spirit dares stir abroad.' We have been told of their Forget-me-nots and Moss-roses, of their Minervas and Uranias, and the like names of sweet flowers and heathenish goddesses. We have seen these rivalled, too, by flowers sprung up in our own clime, and which, for aught we know, a good Christian may take up without being thought of the worse for it. Mr. J. even says, be believes he has seen all productions of that sort, published at home or abroad; and he gives us to understand, that still the one, for which he,“ the witty Mr. J.," bas occasionally been inditing his own good things, is far the best of them all-the very paragon of Taschenbuch. We may, perhaps, be tempted, in a subsequent number, to pass in review those that we have seen--and we are afraid they are not all; but this time we propose to confine ourselves to the daily publications of Germany.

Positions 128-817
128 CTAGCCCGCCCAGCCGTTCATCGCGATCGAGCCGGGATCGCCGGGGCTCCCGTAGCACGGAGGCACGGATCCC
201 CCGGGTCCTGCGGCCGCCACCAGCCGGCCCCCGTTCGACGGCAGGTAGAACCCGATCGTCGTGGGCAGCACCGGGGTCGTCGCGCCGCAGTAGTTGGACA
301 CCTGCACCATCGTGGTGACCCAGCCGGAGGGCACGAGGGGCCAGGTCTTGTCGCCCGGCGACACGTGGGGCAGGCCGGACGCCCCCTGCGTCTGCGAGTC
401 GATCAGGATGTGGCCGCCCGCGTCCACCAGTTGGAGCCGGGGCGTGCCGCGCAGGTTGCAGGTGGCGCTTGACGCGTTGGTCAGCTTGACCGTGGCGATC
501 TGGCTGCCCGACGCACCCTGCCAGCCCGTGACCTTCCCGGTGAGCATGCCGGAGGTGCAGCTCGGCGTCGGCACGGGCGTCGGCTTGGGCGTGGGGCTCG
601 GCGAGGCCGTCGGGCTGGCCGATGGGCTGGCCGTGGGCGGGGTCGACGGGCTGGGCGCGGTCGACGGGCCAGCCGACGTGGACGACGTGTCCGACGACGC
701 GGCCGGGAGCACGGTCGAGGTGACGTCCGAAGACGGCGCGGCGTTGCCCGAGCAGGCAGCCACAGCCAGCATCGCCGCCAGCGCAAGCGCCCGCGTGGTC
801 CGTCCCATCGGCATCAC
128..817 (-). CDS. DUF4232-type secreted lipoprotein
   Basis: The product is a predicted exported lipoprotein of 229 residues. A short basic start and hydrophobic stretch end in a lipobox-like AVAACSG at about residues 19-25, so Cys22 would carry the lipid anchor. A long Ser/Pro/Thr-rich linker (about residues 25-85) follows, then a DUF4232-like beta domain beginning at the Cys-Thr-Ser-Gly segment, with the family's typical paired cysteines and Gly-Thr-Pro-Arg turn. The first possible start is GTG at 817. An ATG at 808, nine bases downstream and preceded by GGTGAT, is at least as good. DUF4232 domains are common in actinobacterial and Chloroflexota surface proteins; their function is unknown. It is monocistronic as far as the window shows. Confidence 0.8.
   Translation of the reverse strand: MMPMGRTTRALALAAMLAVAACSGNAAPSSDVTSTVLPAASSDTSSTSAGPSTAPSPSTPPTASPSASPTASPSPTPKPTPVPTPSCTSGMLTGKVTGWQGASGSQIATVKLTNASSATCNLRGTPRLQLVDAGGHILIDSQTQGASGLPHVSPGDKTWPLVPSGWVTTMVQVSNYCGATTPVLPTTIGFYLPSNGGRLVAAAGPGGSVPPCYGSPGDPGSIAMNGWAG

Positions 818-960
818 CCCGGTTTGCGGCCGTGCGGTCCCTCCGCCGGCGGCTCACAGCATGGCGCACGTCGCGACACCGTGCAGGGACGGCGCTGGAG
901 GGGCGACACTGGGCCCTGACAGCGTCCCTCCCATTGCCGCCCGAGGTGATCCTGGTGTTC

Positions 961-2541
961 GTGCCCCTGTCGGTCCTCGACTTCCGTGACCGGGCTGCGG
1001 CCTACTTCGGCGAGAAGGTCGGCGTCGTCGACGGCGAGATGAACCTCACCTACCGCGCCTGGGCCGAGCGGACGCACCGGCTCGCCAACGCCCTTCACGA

Of newspapers, we speak not. When the press is in a state as it is now in Germany, any thing like an interesting political journal is out of the question. The best thing of the kind that they have, the Allgemeine Zeitung, derives its chief merit from the circumstance that it professedly disclaims having any opinions of its own. cases, it lends its columns to be the organ of both parties, always taking care, that the liberal may keep within the limits of moderation; and, which is still more difficult to effect, that the servile may not be guilty of too glaring a violation of common decency. Thus there is continually a double set of articles from Paris—the one from a correspondent belonging to the cóté gauche, the other from one who has taken up his abode in the happy mansions of the coté droit. Its sentiments on home politics are still of a lower key; that is to say, it takes things as they come, and the Editor is understood to receive a certain round sum annually from the cabinet of Vienna, to induce him to speak tenderly of the wisdom of that government*.